Research Article: Low-cost customized cranioplasty using a 3D digital printing model: a case report

Date Published: April 12, 2018

Publisher: Springer International Publishing

Author(s): Abel De La Peña, Javier De La Peña-Brambila, Juan Pérez-De La Torre, Miguel Ochoa, Guillermo J. Gallardo.

http://doi.org/10.1186/s41205-018-0026-7

Abstract

Cranial defects usually occur after trauma, neurosurgical procedures like decompressive craniotomy, tumour resections, infection and congenital defects. The purpose of cranial vault repair is to protect the underlying brain tissue, to reduce any localized pain and patient anxiety, and improve cranial aesthetics. Cranioplasty is a frequent neurosurgical procedure achieved with the aid of cranial prosthesis made from materials such as: titanium, autologous bone, ceramics and polymers. Prosthesis production is often costly and requires complex intraoperative processes. Implant customized manufacturing for craniopathies allows for a precise and anatomical reconstruction in a shorter operating time compared to other conventional techniques. We present a simple, low-cost method for prosthesis manufacturing that ensures surgical success.

Two patients with cranial defects are presented to describe the three-dimensional (3D) printing technique for cranial reconstruction. A digital prosthesis model is designed and manufactured with the aid of a 3D computed tomography. Both the data of large sized cranial defects and the prosthesis are transferred to a 3D printer to obtain a physical model in poly-lactic acid which is then used in a laboratory to cast the final customised prosthesis in polymethyl methacrylate (PMMA).

A precise compliance of the prosthesis to the osseous defect was achieved. At the 6 month postoperative follow-up no complications were observed i.e. rejection, toxicity, local or systemic infection, and the aesthetic change was very significant and satisfactory. Customized 3D PMMA prosthesis offers cost advantages, a great aesthetic result, reduced operating time and good biocompatibility.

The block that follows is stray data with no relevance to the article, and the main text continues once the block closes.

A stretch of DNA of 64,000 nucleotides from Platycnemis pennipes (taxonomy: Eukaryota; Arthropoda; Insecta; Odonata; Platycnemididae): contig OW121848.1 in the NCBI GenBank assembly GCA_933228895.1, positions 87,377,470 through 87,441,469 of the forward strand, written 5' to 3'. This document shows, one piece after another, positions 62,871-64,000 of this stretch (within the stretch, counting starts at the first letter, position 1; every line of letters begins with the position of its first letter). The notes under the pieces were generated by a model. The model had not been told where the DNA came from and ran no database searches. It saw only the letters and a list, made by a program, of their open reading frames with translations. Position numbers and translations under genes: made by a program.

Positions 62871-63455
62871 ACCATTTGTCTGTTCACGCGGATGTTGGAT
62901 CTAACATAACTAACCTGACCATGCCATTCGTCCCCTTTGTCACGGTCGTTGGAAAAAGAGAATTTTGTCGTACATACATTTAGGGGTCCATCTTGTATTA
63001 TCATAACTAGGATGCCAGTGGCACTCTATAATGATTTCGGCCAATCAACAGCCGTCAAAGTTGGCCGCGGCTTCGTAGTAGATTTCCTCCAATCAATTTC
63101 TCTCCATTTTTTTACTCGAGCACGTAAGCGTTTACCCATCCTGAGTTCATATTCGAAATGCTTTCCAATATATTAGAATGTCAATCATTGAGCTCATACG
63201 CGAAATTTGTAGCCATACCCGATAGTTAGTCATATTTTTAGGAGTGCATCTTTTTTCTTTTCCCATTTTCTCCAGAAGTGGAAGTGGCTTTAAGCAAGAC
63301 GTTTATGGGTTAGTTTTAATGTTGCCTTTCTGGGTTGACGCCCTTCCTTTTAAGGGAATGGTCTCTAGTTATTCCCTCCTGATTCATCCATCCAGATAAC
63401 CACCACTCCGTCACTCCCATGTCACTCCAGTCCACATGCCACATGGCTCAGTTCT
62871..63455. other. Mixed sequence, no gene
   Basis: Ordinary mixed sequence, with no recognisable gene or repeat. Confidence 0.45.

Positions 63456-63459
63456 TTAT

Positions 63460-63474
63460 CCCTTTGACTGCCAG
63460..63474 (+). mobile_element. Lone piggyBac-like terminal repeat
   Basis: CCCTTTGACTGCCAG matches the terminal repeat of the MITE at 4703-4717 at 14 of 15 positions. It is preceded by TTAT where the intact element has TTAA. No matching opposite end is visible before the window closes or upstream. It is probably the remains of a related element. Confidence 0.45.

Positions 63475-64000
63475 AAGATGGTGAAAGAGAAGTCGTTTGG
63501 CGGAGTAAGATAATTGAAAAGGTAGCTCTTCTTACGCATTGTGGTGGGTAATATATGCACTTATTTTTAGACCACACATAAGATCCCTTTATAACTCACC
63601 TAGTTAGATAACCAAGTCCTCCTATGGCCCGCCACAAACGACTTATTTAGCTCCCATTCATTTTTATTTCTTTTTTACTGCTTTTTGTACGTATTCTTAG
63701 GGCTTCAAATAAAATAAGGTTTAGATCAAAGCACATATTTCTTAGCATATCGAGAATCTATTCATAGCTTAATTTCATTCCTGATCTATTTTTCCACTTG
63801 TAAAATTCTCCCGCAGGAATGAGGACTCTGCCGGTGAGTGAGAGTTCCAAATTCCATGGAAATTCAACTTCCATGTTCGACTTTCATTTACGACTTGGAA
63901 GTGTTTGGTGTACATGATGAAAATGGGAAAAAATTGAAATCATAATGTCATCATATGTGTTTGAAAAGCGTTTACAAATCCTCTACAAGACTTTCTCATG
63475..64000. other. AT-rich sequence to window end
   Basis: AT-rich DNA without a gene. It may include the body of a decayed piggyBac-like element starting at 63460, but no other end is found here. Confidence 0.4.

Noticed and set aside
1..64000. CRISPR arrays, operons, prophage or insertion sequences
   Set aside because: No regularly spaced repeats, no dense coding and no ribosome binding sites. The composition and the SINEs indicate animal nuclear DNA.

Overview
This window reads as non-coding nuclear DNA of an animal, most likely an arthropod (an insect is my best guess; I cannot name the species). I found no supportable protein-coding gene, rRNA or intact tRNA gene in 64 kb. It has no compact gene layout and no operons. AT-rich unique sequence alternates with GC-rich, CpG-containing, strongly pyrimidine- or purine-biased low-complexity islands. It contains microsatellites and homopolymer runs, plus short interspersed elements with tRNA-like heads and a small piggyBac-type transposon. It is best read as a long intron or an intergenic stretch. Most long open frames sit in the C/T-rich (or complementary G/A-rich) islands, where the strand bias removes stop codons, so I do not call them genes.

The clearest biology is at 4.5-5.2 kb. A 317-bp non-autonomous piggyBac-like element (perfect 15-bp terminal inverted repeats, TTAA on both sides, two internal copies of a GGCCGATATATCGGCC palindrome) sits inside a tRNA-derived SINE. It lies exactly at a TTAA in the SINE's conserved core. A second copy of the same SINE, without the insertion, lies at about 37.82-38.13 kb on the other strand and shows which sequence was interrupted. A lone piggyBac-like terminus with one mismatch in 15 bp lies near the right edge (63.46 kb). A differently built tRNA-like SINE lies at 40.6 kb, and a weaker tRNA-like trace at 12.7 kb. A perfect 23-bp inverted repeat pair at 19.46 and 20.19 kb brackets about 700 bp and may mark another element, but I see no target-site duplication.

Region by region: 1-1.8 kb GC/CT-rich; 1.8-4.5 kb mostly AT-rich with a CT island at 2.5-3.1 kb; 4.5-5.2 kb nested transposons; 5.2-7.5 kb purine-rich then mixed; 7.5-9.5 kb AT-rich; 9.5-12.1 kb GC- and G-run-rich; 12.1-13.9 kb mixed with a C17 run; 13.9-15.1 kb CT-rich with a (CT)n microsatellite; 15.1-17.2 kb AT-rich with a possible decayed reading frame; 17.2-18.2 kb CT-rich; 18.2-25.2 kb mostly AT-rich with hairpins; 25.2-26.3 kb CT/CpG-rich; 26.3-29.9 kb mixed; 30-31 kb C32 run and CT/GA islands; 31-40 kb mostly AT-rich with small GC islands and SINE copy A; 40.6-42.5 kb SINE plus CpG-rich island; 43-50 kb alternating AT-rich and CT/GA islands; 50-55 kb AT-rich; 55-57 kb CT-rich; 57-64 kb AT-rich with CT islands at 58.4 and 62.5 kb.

Partial Text

Loss of a body part has significant repercussions for any individual. The absence of a body part has a great influence in a person’s physical state and state of mind, and causes social interaction difficulty; which frequently limits their hope of recovery [1]. Lack of continuity of the cranial vault bones is usually secondary to severe head injury, but can also be secondary to neurosurgical procedures e.g. decompressive craniotomy or tumor resection. Infections, especially osteomyelitis and congenital anomalies or iatrogenic disorders can cause these type of defects [2].

Two patients, both with large cranial defects (> 100 cm2) underwent a cranioplasty with individually customized prefabricated molds generated from a 3D printed template. A description of some main characteristics of the cranial prostheses can be seen in Table 1.Table 1Description of cranial prostheses characteristicsAnalysisCase 1Case 2Intraoperative adjustment time8 min16 minPrecision to cranial defectExactExactIntraoperative exothermic reactionNoneNoneCranial symmetryExactExactCostLowLowThe left-hand column specifies the parameters that were evaluated on each prosthesis. This type of cranial vault reconstruction requires little trans-operative adjustment time, since most adjustments are done pre-operatively, and the prosthesis adapts precisely to the defect (this was measured by tracing the prosthesis and its adjustments on to a millimeter paper), restoring cranial symmetry to perfection (a comparison of the intact side against the side with the defect) without the burden of an exothermic reaction on brain tissue, and minimal production cost

Hand-manufacturing of a prosthetic implant can only be carried out if the original cranial bone fragment is available. Since the cases treated at our Hospital presented with fragmented cranial fractures, bone preservation was implausible.

For years, prefabricated customized cranial prostheses using 3D printers have demonstrated their use and advantage when compared to other techniques. In the Hospital Civil de Guadalajara Fray Antonio Alcalde, a group comprised of researchers and surgeons work together to obtain low-cost customized implants since titanium and PEEK (polyetheretherketone) prosthesis are too expensive for the type of population we treat.

 

Source:

http://doi.org/10.1186/s41205-018-0026-7

 

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